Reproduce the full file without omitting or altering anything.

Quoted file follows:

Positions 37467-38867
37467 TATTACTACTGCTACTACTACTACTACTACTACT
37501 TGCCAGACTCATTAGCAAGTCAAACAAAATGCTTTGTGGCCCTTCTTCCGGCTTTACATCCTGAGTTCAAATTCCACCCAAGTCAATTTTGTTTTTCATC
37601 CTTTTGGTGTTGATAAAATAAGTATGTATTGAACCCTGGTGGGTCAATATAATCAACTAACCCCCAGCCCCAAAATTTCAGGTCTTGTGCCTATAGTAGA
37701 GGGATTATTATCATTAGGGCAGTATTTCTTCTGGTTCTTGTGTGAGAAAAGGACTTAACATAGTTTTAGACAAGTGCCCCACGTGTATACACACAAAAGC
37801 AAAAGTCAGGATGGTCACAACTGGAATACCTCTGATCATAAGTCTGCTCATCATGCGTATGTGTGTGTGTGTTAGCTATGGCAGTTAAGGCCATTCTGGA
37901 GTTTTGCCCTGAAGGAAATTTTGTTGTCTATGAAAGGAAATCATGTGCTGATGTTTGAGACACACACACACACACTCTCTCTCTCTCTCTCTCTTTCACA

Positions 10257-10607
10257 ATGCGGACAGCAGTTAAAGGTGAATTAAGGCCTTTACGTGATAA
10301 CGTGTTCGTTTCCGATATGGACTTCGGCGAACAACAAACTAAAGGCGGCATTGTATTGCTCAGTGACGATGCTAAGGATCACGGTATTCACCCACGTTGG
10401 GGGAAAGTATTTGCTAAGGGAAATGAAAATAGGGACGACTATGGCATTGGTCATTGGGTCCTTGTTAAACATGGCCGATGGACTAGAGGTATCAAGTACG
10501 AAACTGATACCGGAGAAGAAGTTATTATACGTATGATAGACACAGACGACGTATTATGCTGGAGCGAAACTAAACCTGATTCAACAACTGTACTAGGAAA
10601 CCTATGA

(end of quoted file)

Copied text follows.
Positions 37467-38867
37467 TATTACTACTGCTACTACTACTACTACTACTACT
37501 TGCCAGACTCATTAGCAAGTCAAACAAAATGCTTTGTGGCCCTTCTTCCGGCTTTACATCCTGAGTTCAAATTCCACCCAAGTCAATTTTGTTTTTCATC
37601 CTTTTGGTGTTGATAAAATAAGTATGTATTGAACCCTGGTGGGTCAATATAATCAACTAACCCCCAGCCCCAAAATTTCAGGTCTTGTGCCTATAGTAGA
37701 GGGATTATTATCATTAGGGCAGTATTTCTTCTGGTTCTTGTGTGAGAAAAGGACTTAACATAGTTTTAGACAAGTGCCCCACGTGTATACACACAAAAGC
37801 AAAAGTCAGGATGGTCACAACTGGAATACCTCTGATCATAAGTCTGCTCATCATGCGTATGTGTGTGTGTGTTAGCTATGGCAGTTAAGGCCATTCTGGA
37901 GTTTTGCCCTGAAGGAAATTTTGTTGTCTATGAAAGGAAATCATGTGCTGATGTTTGAGACACACACACACACACTCTCTCTCTCTCTCTCTCTTTCACA

Positions 10257-10607
10257 ATGCGGACAGCAGTTAAAGGTGAATTAAGGCCTTTACGTGATAA
10301 CGTGTTCGTTTCCGATATGGACTTCGGCGAACAACAAACTAAAGGCGGCATTGTATTGCTCAGTGACGATGCTAAGGATCACGGTATTCACCCACGTTGG
10401 GGGAAAGTATTTGCTAAGGGAAATGAAAATAGGGACGACTATGGCATTGGTCATTGGGTCCTTGTTAAACATGGCCGATGGACTAGAGGTATCAAGTACG
10501 AAACTGATACCGGAGAAGAAGTTATTATACGTATGATAGACACAGACGACGTATTATGCTGGAGCGAAACTAAACCTGATTCAACAACTGTACTAGGAAA
10601 CCTATGA